Random thoughts about macarons and other sweet stuff

chocraspmac02
Chocolate Macarons with Raspberries

Just finished making my macarons for this weekend’s Farmer’s market. While making my crunchy chocolate souffle flavor, I had some leftover macaron batter that wouldn’t exactly fit on a full tray so I decided to experiment with bigger macarons.

The above macaron is about 7cm and made with the Italian Meringue. Normally, for this method, you just put the macarons straight into the oven without drying the tops, but for this size I dried it for about 20 minutes and baked it at 310F convection for about 20 minutes. I piped chocolate ganache in the middle, and I do wish now that I put some raspberries in the middle too, because that was a whole lot of ganache.

Now to answer some of your questions that I’ve received from emails and comments on my Macaron Chronicles.

When you live in a humid country like Singapore, Philippines or Malaysia

Macarons do have a difficult time drying in humid conditions. Air conditioning helps but most households do not have this. You can try using an electric fan but that is not always the solution. I tried making macarons in Baguio and had the weirdest experience with the macaron shells never really drying even if they were under a ceiling fan. And Baguio is hardly a humid city,but sometimes cold and wet is worse than hot and humid. When I notice too much moisture in my macaron batter I extend the cooking time by 1 minute. Sometimes it is also the eggs. If the chicken is free-range and eats grass there tend to be more moisture in its albumen.

Air-pockets

If overmixing is ruled out, this is usually undercooked macarons or sometimes the nut particles may not be fine enough. If you cannot grind your almonds finely you can probably increase your nuts. But really, even the best of us gets this sometimes and as long as they’re not too big and your macaron doesn’t look hollow, they should be fine.

Wrinkly tops

Nuts are too oily or the egg-whites are too wet. Not everyone has a commercial nut grinder. What you can do is break up the nuts part-way, add your confectioner’s sugar (powdered sugar) and continue grinding. I usually get the wrinkled top with my chocolate macarons that uses cocoa powder because of the oil content in the cocoa. Chocolate macarons made with cocoa powder taste more like a brownie than a macaron.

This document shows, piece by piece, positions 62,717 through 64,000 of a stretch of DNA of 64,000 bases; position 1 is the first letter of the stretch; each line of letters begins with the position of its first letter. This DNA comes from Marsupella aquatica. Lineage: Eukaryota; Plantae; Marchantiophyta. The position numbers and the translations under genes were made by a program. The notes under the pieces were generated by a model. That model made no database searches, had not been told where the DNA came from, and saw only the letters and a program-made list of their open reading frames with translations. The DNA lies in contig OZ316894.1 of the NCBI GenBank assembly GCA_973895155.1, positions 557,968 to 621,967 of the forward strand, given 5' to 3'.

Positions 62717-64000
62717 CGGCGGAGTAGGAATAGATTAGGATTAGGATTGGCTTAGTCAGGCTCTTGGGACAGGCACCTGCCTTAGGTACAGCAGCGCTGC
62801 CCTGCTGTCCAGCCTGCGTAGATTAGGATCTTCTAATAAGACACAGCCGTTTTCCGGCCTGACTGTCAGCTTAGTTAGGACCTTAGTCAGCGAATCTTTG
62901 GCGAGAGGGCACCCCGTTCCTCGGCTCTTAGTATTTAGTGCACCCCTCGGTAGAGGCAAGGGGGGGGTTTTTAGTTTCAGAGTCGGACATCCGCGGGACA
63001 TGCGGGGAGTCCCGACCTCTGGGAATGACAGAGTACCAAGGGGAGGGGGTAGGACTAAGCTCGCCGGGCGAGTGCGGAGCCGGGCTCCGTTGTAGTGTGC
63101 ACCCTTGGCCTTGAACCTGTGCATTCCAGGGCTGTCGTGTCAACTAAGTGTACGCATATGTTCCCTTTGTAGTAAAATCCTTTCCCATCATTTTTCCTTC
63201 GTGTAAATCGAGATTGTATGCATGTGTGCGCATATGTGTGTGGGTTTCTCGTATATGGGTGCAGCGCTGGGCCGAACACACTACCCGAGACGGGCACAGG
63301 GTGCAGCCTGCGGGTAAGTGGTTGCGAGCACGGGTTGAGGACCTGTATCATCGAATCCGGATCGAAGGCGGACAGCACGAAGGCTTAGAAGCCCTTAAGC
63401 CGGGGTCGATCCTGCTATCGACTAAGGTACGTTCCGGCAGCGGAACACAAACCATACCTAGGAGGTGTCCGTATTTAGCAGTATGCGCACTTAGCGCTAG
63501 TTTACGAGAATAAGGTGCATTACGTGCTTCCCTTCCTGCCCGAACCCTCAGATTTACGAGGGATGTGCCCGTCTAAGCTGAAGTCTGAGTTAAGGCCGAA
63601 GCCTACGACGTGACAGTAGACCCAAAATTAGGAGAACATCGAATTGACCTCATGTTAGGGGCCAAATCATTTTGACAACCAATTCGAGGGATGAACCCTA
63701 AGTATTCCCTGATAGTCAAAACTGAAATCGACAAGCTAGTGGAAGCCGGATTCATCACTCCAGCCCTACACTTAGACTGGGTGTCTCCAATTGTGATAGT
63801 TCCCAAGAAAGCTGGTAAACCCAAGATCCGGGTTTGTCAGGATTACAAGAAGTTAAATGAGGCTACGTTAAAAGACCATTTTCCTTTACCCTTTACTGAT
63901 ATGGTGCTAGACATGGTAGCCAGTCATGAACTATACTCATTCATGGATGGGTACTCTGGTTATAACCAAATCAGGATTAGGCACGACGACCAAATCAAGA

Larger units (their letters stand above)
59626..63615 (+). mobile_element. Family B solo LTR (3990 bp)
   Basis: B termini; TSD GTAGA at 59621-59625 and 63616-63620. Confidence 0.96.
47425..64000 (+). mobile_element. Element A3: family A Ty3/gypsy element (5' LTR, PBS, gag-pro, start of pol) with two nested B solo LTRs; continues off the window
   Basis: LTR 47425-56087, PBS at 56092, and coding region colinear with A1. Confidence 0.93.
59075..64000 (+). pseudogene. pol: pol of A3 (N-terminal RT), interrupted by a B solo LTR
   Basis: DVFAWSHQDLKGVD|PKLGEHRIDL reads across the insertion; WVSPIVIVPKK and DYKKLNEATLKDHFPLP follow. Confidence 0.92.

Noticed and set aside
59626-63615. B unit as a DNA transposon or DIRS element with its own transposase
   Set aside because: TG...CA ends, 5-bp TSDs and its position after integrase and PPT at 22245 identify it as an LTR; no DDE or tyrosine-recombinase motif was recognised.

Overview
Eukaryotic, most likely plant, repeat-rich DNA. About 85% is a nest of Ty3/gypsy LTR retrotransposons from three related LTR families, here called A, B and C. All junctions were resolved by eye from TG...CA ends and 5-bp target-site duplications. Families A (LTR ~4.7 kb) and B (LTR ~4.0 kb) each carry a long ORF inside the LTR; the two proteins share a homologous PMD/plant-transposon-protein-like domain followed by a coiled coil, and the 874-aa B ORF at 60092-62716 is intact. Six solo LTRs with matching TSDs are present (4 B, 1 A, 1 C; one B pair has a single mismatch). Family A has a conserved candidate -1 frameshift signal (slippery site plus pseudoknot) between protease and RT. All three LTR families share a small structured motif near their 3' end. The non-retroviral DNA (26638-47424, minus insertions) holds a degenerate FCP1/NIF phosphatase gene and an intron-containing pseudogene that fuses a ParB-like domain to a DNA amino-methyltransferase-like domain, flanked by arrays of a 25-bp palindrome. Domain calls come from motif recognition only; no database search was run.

Baking multiple-trays in the oven

I bake a maximum of three trays in the oven without changing the temperature. I use convection. Remember the more trays you bake the more humid it gets in the oven.

chocraspmac01
Big Mac

Pocket Pies

Since I started baking professionally, I’ve stopped buying every kitchen gadget I see, however when I spotted a picture of a miniature pie on twitter made with this pie-cutter from William’s Sonoma, I couldn’t help myself.

pocketpie
Pocket Apple Pie

What do you all think?

I was dubious at first if I was even going to get enough filling in  it, but I did and it was the perfect size. In the future though, I don’t think I’ll use the lattice-cut for fruit pies. As pretty as it may look, it’s hard keeping the juices in.

One note about the cutter. The lattice was hard to cut out directly. I used the regular cutter and then took the dough and pressed it on the lattice-cutter to get the pretty design out.

A Pumpkin Dessert

Made this yummy and healthy sweet dessert yesterday. My friend’s Aunt brought an asian pumpkin, I think it’s a kabocha squash.

japsquashcoco
Pumpkin and Coconut Milk